18 Days of Summer

18 Days of Summer

by Cori

Now that summer has come, I am sharing a list of 18 books for your summer reads that are probably not on your radar because they are not necessarily getting bestseller list buzz.  But you know what? Reading the same books as everyone else is BORING. And, you can find those easily on your own. I’m giving you a diverse list of authors and books to explore. Now, you can be that cool person who shares an interesting find with your friends and family who are relying on bestseller lists for their reading ideas.

Young Adult (for adults and teenagers)


If you are looking for a mysterious fantasy series, look no further than the dark and creepy fairy tale that is The Hazel Wood by Melissa Albert.  Speaking of dark, Scythe by Neal Schusterman is a dystopian thriller, in which the perfect world has been created. Perfection comes at a cost and now they need to facilitate when life should end to control population. This series introduces us to the newest two apprentices who did not choose this job. In yet another futuristic world, death is also the focus of They Both Die at the End by Adam Silvera where you get 24 hours notice of your impending death.  Feeling sad and want to have a spectacular last day? There is an app (of course there is) that allows you to find someone else with the same End Day so that you can experience one last great adventure. This inclusive read features a queer relationship.  Diverse themes and characters also led to my final two picks. Pride by Ibi Zoboi is a modern Pride & Prejudice telling set in a gentrifying Brooklyn neighborhood with African-American characters. There’s Something About Sweetie by Sandhya Menon is a body-positive Indian American teen romance story where Ashish and Sweetie struggle with the balance of meeting their parents’ traditional expectations and following their own dreams.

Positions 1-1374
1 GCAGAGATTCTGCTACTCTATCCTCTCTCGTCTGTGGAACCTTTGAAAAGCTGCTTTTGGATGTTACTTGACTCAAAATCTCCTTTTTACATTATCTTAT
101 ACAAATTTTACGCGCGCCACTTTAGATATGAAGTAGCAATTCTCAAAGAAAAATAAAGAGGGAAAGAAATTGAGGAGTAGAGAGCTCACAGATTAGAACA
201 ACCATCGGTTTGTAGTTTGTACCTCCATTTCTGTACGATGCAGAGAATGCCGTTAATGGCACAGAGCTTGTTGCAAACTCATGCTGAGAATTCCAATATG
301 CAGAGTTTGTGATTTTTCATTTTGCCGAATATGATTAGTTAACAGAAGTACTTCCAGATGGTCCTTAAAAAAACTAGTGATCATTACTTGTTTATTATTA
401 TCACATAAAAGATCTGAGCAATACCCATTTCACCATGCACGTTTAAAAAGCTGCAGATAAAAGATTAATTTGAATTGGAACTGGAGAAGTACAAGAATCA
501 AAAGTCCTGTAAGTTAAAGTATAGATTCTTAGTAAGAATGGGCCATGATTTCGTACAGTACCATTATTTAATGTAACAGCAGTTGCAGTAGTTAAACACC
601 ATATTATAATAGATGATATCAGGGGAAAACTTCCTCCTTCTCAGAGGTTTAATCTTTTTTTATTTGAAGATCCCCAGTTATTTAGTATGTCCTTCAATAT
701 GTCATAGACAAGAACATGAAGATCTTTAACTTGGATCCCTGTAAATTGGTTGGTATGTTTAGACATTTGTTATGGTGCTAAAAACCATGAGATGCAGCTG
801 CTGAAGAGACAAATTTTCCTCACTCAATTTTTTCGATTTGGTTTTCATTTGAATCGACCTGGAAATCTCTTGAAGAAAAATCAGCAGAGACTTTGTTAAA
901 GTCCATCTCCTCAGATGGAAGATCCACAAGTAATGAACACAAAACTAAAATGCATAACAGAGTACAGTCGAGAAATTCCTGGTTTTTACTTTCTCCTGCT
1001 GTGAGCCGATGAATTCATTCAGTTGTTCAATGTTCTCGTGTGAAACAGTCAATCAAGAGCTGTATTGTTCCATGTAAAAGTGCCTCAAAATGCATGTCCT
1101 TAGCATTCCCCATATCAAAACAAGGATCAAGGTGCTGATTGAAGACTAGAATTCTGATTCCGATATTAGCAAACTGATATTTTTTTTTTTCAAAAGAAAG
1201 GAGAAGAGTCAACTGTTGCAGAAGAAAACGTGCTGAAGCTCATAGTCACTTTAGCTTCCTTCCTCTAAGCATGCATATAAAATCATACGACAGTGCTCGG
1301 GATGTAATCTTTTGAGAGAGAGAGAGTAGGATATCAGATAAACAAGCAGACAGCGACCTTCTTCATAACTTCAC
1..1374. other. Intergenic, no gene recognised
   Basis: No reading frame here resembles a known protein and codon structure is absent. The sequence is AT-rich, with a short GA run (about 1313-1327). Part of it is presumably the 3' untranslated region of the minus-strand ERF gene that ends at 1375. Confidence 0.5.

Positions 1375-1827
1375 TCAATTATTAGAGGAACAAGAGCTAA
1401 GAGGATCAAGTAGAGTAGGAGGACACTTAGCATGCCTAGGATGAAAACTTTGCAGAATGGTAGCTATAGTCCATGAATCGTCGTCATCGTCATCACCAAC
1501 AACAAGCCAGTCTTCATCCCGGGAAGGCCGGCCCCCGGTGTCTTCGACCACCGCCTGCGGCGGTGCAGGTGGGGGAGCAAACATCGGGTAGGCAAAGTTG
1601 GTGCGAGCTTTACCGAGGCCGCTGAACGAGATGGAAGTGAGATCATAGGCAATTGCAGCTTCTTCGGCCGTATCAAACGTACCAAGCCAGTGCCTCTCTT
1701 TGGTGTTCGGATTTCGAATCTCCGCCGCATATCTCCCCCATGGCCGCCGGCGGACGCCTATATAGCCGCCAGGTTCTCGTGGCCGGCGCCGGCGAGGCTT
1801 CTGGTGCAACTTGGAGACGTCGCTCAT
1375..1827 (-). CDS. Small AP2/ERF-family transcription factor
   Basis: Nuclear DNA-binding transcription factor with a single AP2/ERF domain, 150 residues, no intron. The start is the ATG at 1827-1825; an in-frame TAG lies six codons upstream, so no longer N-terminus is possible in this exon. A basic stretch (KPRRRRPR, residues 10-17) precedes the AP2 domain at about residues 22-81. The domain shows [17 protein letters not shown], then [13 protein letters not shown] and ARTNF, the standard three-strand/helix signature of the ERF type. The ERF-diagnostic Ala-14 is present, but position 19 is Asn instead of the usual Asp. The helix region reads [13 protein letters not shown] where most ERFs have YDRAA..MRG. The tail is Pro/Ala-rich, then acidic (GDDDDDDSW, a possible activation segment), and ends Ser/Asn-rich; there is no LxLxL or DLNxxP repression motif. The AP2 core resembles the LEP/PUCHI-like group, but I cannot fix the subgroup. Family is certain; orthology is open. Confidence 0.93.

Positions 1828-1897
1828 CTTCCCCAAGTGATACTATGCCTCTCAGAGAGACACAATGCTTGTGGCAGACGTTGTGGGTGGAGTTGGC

Middle Reader


Showcasing diverse characters and voices also guided some of my choices here. My first pick is Insignificant Events in the Life of a Cactus by Dusti Bowling. An Arizona author, Bowling has a great message about kindness in her story of children seeking a “normal” life and friendships despite their disabilities. Sal & Gabi Break the Universe by Carlos Hernandez is part of a mythology and folklore series produced by Rick Riordan to feature own voices. This one is based in Cuban traditions and myths. The War That Saved My Life by Kimberly Brubaker Bradley is excellent World War II historical fiction for all ages. Ada and Jamie escape their cruel mother (trigger alert for child neglect and abuse) when they are evacuated from London to the country. It’s about bravery, second chances, and finding sanctuary.  The Remarkable Journey of Coyote Sunrise by Dan Gemeinhart is a bit of a road trip adventure, but it is also about grief and figuring out how to move forward and hold onto memories.  

Adult Fiction